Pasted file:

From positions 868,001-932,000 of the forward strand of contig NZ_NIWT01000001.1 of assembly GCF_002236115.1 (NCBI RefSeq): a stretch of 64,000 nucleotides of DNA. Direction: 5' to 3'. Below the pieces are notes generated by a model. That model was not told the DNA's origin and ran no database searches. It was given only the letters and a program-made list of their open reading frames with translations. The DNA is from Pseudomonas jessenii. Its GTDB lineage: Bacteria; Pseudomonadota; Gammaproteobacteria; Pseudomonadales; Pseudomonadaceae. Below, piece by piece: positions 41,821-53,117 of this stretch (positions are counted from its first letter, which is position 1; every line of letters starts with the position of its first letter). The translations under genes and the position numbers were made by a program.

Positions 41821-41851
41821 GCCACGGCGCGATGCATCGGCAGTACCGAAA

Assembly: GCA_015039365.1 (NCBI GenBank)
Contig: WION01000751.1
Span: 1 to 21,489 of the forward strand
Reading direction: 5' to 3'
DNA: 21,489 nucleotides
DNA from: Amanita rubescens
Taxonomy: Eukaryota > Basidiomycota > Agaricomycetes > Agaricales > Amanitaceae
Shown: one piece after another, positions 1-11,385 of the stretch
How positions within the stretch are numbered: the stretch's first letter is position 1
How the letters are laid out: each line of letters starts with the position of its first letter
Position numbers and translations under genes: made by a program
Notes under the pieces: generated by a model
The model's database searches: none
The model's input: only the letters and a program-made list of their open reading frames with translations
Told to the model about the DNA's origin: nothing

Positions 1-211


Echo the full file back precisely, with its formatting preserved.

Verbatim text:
From positions 868,001-932,000 of the forward strand of contig NZ_NIWT01000001.1 of assembly GCF_002236115.1 (NCBI RefSeq): a stretch of 64,000 nucleotides of DNA. Direction: 5' to 3'. Below the pieces are notes generated by a model. That model was not told the DNA's origin and ran no database searches. It was given only the letters and a program-made list of their open reading frames with translations. The DNA is from Pseudomonas jessenii. Its GTDB lineage: Bacteria; Pseudomonadota; Gammaproteobacteria; Pseudomonadales; Pseudomonadaceae. Below, piece by piece: positions 41,821-53,117 of this stretch (positions are counted from its first letter, which is position 1; every line of letters starts with the position of its first letter). The translations under genes and the position numbers were made by a program.

Positions 41821-41851
41821 GCCACGGCGCGATGCATCGGCAGTACCGAAA

Assembly: GCA_015039365.1 (NCBI GenBank)
Contig: WION01000751.1
Span: 1 to 21,489 of the forward strand
Reading direction: 5' to 3'
DNA: 21,489 nucleotides
DNA from: Amanita rubescens
Taxonomy: Eukaryota > Basidiomycota > Agaricomycetes > Agaricales > Amanitaceae
Shown: one piece after another, positions 1-11,385 of the stretch
How positions within the stretch are numbered: the stretch's first letter is position 1
How the letters are laid out: each line of letters starts with the position of its first letter
Position numbers and translations under genes: made by a program
Notes under the pieces: generated by a model
The model's database searches: none
The model's input: only the letters and a program-made list of their open reading frames with translations
Told to the model about the DNA's origin: nothing

Positions 1-211